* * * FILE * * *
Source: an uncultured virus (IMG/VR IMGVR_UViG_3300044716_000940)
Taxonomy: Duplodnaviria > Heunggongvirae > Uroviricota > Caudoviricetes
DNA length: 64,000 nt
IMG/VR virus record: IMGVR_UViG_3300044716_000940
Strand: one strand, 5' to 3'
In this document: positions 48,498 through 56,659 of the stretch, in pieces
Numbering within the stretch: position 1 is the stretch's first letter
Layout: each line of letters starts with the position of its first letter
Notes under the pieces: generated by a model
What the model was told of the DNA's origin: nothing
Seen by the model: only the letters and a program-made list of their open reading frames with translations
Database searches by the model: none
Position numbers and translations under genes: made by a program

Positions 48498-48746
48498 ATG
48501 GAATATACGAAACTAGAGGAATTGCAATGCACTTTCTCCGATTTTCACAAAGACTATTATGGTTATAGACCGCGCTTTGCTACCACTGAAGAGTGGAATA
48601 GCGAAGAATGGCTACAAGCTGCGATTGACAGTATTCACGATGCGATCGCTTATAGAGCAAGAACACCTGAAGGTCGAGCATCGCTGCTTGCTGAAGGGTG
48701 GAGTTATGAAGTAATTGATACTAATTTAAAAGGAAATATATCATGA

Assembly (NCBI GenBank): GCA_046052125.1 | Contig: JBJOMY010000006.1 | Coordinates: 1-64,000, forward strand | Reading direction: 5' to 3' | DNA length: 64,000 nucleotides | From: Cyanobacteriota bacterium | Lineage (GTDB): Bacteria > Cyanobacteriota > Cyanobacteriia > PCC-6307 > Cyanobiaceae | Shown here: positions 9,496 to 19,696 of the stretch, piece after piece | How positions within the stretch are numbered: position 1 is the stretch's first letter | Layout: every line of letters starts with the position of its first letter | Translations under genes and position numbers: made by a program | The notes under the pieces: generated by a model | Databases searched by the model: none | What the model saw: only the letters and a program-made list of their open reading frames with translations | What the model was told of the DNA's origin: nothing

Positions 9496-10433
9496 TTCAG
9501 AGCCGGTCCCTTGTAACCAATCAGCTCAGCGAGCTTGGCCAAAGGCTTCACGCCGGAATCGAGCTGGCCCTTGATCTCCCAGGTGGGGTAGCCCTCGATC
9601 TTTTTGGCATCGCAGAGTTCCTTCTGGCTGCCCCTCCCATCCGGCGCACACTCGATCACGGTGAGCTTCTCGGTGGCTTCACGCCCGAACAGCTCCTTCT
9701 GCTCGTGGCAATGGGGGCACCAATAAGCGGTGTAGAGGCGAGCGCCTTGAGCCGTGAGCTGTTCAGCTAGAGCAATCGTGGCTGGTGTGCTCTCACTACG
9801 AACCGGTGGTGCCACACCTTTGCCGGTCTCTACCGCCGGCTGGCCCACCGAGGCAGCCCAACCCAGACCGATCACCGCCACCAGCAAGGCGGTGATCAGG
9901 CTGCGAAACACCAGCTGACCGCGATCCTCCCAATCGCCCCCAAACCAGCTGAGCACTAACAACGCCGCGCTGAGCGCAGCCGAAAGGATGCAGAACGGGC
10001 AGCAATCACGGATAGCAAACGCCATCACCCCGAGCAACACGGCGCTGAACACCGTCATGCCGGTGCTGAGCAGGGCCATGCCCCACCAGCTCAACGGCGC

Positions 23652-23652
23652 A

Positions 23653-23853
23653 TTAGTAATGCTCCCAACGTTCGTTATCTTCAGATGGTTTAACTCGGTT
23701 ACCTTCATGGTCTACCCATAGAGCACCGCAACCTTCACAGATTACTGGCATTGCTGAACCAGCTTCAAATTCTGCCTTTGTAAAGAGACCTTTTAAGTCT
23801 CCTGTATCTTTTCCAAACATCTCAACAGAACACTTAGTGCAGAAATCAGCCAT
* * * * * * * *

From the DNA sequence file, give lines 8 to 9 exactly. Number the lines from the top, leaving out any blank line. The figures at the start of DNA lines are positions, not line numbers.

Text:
Layout: each line of letters starts with the position of its first letter
Notes under the pieces: generated by a model